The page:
Saturday, May 30, 2009


Jesus Christ. What the hell does it take, people...?!?

This billboard is part of the Federal Government people's "Department of Homeland Security". You really do have to provide credentials to government people when they say "Papers Please". We don't even need to put on a fake German accent to drive home the oppression of that.

You can't vote to end this at a state level. So the question is, if NOW isn't the time to secede and leave the oppression of the FedGov behind, when is?



Are ya feelin' the chill yet? Ya really should.


Let's hope the entire NH legislature gets the message -- as it finally did for REAL ID -- for next session's anticipated enhanced version of HCR6, state sovereignty. But what will it take for our federal servants to get the hint? Do we really need to care...?

Wednesday, May 20, 2009

"Permission" to monitor your servants not so popular with servants

Now, there's a surprise, eh...?

NH Senate Judiciary Committee hearing on HB312: "permitting a person to record a law enforcement officer in the course of such officer's official duties," 5/19/2009

Essentially the same self-serving, dismissive, disingenuous dissembling from law enforcement as they trotted out at February's House hearing. Shouldn't they be required to understand the existing law?

Here's the deal. Taking pictures is already legal. Taking (silent) video is already legal. Holding a camera or a cellphone is already legal. Therefore, the "it might be a gun" argument is specious. Likewise, using a light with those visual image recording devices is not currently prohibited, so they are irrelevant to the question at hand of limiting audio recording. Non-law enforcement private citizens don't lose their rights, so the "they wouldn't be able to object to being recorded" argument is also specious. Breaching a crime scene is equally illegal without an audio recording device as it is with one, so that argument, well, you're seeing the pattern, yes? Right on down the line.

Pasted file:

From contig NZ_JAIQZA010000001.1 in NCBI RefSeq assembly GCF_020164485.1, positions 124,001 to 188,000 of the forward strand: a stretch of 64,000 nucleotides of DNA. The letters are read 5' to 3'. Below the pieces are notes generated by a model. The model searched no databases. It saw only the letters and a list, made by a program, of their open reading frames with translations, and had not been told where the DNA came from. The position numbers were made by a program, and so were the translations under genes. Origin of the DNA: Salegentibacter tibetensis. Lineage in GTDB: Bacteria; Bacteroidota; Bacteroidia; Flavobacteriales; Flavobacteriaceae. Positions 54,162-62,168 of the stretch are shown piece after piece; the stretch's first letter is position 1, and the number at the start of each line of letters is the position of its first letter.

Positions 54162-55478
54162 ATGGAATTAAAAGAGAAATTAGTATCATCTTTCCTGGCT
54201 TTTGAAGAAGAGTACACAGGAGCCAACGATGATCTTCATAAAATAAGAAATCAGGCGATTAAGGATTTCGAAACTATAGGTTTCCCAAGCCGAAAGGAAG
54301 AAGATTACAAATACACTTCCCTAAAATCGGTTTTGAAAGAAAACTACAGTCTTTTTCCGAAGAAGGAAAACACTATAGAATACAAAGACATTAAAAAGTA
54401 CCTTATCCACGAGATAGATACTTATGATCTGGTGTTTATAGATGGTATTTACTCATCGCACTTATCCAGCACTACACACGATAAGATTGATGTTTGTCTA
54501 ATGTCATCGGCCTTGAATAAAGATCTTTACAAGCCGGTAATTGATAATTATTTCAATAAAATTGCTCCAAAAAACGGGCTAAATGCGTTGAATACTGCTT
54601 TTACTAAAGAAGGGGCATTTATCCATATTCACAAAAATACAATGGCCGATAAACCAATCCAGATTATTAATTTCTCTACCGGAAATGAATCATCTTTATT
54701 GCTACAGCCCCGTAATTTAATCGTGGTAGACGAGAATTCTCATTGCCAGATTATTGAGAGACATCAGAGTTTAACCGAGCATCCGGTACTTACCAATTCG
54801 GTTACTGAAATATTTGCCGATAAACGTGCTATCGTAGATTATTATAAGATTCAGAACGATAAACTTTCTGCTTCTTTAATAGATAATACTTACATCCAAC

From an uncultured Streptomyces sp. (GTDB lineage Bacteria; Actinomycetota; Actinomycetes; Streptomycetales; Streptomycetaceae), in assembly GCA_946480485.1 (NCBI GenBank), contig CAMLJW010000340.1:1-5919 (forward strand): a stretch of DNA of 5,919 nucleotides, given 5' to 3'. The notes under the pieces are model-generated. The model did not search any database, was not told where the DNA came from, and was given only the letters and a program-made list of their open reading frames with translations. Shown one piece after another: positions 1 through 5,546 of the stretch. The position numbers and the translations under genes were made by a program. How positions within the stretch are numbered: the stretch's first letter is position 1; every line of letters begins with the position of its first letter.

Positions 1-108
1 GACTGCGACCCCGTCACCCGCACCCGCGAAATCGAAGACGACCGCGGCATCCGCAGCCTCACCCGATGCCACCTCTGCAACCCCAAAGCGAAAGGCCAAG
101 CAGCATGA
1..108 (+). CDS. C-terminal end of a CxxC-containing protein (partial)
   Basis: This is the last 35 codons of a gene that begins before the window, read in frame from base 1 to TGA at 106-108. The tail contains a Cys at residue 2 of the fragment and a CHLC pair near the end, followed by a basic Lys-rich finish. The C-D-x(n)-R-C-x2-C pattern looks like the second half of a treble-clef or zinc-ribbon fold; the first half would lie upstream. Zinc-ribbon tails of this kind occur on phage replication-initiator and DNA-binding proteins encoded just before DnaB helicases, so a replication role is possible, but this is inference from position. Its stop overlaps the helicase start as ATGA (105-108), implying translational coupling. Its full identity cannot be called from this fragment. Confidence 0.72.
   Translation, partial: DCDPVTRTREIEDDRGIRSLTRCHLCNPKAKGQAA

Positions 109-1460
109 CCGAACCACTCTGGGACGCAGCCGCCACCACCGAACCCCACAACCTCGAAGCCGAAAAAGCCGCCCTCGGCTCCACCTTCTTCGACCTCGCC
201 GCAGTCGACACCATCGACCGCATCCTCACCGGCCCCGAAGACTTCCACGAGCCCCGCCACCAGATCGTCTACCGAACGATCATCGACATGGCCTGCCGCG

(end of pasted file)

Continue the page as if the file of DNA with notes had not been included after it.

As Rep Joel Winters points out, all this bill does is remove the misapplied wiretapping law as an authoritarian cudgel. Collecting your own evidence in what law enforcement is (needless to say) expecting to be legal jeopardy CANNOT BE ILLEGAL. Erasing that evidence -- and summarily destroying private property without due process -- while the camera is in their custody, however, is another matter entirely...
[EDIT: and Radley agrees with me.]

On the job means on the record. Why does this need to be explained to our employees?

Legislator schedules being what they are (and the Committee Chair is painfully aware of it on this incredibly hectic day she scheduled for herself), Rep Neal Kurk rushed in at the last minute, and signed in on the wrong sheet. Professional courtesy would generally have the Chair allowing him to speak, anyway, but she simply couldn't be bothered. "Sorry, the gavel can't be unbanged. There's nothing I can do. My hands are tied." What a...

Also below, the culminating testimony from Ryan Marvin and Rep Winters.

Friday, May 1, 2009

If a complaint is lodged in the capitol...

...would anybody hear it? NH Representatives Paul Ingbretson and Dan Itse lead an ad hoc House Committee addressing formulation of procedural recommendations for the House Rules Committee (breath) regarding the further adventures of last session's HB1543 and the non-optional -- as in Constitutionally mandated -- restoration of petitions for redress of grievance in the NH Legislature, 4/30/2009. Follow the backstory here and here and here.